Evaluating functional dispersal and its eco-epidemiological implications in a nest ectoparasiteAmalia Rataud, Marlène Dupraz, Céline Toty, Thomas Blanchon, Marion Vittecoq, Rémi Choquet, Karen D. McCoy https://doi.org/10.5281/zenodo.2592114
Limited dispersal in a vector on territorial hostsRecommended by Adele Mennerat based on reviews by Shelly Lachish and 1 anonymous reviewer
Parasitism requires parasites and hosts to meet and is therefore conditioned by their respective dispersal abilities. While dispersal has been studied in a number of wild vertebrates (including in relation to infection risk), we still have poor knowledge of the movements of their parasites. Yet we know that many parasites, and in particular vectors transmitting pathogens from host to host, possess the ability to move actively during at least part of their lives.
|Evaluating functional dispersal and its eco-epidemiological implications in a nest ectoparasite
|Amalia Rataud, Marlène Dupraz, Céline Toty, Thomas Blanchon, Marion Vittecoq, Rémi Choquet, Karen D. McCoy
|<p>Functional dispersal (between-site movement, with or without subsequent reproduction) is a key trait acting on the ecological and evolutionary trajectories of a species, with potential cascading effects on other members of the local community. ...
|Dispersal & Migration, Epidemiology, Parasitology, Population ecology
20 Jun 2019
Sexual segregation in a highly pagophilic and sexually dimorphic marine predatorChristophe Barbraud, Karine Delord, Akiko Kato, Paco Bustamante, Yves Cherel https://doi.org/10.1101/472431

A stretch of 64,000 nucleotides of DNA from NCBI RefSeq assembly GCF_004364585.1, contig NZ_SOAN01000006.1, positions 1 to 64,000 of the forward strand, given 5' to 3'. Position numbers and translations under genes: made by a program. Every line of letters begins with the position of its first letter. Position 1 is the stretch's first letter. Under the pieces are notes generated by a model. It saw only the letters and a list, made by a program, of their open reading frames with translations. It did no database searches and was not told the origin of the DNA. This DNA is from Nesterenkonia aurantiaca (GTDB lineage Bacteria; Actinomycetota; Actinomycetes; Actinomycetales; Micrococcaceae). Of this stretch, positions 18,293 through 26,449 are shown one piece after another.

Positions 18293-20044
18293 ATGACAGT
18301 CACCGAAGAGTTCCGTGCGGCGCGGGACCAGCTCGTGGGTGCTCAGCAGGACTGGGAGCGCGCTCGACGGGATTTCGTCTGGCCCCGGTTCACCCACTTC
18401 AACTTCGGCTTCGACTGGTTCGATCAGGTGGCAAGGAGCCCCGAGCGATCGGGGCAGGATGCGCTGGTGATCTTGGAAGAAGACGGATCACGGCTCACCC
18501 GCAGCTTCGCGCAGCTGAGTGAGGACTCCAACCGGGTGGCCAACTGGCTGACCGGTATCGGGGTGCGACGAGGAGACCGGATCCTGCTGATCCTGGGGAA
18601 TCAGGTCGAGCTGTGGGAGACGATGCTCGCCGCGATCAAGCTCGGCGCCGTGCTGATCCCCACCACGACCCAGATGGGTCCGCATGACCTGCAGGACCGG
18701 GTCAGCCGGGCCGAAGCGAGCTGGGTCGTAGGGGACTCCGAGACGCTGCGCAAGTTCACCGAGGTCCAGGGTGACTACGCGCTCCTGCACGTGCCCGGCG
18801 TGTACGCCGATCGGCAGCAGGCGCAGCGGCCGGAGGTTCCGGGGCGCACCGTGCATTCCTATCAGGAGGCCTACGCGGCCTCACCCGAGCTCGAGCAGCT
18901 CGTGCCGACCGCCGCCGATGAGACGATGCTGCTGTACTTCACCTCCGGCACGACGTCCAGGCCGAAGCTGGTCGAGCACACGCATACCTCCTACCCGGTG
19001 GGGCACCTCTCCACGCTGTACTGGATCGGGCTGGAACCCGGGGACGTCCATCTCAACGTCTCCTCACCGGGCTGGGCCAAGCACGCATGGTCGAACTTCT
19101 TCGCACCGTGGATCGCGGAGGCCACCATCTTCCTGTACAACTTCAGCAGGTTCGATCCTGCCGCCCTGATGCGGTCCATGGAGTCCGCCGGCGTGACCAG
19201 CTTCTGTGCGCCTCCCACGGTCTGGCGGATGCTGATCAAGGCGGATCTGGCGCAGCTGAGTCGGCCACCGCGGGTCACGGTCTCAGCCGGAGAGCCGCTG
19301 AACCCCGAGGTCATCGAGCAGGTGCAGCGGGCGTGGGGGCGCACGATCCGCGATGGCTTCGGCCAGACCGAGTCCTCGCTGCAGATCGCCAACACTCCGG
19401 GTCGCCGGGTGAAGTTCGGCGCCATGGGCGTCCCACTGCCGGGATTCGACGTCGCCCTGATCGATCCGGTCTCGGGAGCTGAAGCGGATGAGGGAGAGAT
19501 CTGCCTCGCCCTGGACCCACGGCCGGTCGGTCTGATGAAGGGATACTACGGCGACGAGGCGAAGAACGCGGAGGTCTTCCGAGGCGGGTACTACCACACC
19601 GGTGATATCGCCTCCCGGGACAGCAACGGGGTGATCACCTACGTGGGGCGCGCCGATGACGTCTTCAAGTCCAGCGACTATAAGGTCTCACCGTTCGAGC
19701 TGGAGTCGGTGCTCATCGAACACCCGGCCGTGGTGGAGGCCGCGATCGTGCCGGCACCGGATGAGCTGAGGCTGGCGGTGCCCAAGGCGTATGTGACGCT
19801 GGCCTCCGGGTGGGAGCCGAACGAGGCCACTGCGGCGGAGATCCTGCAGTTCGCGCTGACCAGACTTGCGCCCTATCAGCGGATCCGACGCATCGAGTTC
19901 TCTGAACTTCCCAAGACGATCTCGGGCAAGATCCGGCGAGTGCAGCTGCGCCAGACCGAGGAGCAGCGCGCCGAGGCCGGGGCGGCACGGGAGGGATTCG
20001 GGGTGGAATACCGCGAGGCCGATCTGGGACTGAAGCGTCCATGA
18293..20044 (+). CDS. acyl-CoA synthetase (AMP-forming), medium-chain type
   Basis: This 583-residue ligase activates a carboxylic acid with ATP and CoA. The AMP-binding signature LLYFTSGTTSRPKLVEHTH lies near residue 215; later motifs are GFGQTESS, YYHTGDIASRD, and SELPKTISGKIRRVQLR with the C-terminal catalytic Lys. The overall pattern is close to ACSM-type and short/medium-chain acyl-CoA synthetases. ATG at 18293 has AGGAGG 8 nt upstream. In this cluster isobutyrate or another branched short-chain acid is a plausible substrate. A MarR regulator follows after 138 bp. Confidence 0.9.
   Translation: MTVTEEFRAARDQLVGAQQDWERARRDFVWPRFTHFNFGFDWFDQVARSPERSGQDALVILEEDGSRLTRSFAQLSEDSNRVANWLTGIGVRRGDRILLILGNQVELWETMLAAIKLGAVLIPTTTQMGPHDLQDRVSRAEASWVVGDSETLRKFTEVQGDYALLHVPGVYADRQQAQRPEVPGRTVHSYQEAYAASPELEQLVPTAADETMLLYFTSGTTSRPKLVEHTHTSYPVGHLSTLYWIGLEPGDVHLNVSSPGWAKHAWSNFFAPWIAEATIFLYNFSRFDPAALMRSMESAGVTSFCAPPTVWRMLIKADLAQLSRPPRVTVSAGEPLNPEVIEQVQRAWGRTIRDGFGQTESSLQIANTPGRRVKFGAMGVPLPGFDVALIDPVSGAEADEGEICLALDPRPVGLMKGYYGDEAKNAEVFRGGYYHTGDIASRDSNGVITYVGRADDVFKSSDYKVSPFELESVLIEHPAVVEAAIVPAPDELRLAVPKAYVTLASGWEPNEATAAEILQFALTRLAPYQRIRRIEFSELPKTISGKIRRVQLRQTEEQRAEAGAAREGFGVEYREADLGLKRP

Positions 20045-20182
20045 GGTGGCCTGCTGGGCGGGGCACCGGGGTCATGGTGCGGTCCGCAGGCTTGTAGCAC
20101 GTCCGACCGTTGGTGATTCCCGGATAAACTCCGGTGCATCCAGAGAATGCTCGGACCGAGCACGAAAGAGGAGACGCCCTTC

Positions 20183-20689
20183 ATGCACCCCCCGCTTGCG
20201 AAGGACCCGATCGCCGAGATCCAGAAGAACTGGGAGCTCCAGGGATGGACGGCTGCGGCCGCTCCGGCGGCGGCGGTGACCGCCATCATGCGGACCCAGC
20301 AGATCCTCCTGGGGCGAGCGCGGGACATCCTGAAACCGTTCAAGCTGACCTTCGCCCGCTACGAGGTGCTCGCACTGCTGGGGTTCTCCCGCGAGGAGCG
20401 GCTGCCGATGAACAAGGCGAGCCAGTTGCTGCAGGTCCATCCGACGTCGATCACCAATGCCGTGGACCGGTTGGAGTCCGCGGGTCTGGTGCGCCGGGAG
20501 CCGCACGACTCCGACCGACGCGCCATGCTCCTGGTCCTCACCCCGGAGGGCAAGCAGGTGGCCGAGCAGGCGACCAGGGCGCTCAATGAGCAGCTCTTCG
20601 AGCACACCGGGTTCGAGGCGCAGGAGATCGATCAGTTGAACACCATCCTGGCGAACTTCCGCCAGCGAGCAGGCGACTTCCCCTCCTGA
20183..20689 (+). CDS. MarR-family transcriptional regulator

Sexual segregation in a sexually dimorphic seabird: a matter of spatial scaleRecommended by Denis Réale based on reviews by Dries Bonte and 1 anonymous reviewer
Sexual segregation appears in many taxa and can have important ecological, evolutionary and conservation implications. Sexual segregation can take two forms: either the two sexes specialise in different habitats but share the same area (habitat segregation), or they occupy the same habitat but form separate, unisex groups (social segregation) [1,2]. Segregation would have evolved as a way to avoid, or at least, reduce intersexual competition.
 Conradt, L. (2005). Definitions, hypotheses, models and measures in the study of animal segregation. In Sexual segregation in vertebrates: ecology of the two sexes (Ruckstuhl K.E. and Neuhaus, P. eds). Cambridge University Press, Cambridge, United Kingdom. Pp:11–34.